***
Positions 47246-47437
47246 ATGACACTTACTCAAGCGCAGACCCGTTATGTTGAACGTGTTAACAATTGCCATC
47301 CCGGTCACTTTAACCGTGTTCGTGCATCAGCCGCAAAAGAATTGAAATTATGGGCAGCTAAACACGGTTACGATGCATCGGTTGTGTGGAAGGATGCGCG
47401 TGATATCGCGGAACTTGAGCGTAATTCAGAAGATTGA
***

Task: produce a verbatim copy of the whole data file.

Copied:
Positions 47246-47437
47246 ATGACACTTACTCAAGCGCAGACCCGTTATGTTGAACGTGTTAACAATTGCCATC
47301 CCGGTCACTTTAACCGTGTTCGTGCATCAGCCGCAAAAGAATTGAAATTATGGGCAGCTAAACACGGTTACGATGCATCGGTTGTGTGGAAGGATGCGCG
47401 TGATATCGCGGAACTTGAGCGTAATTCAGAAGATTGA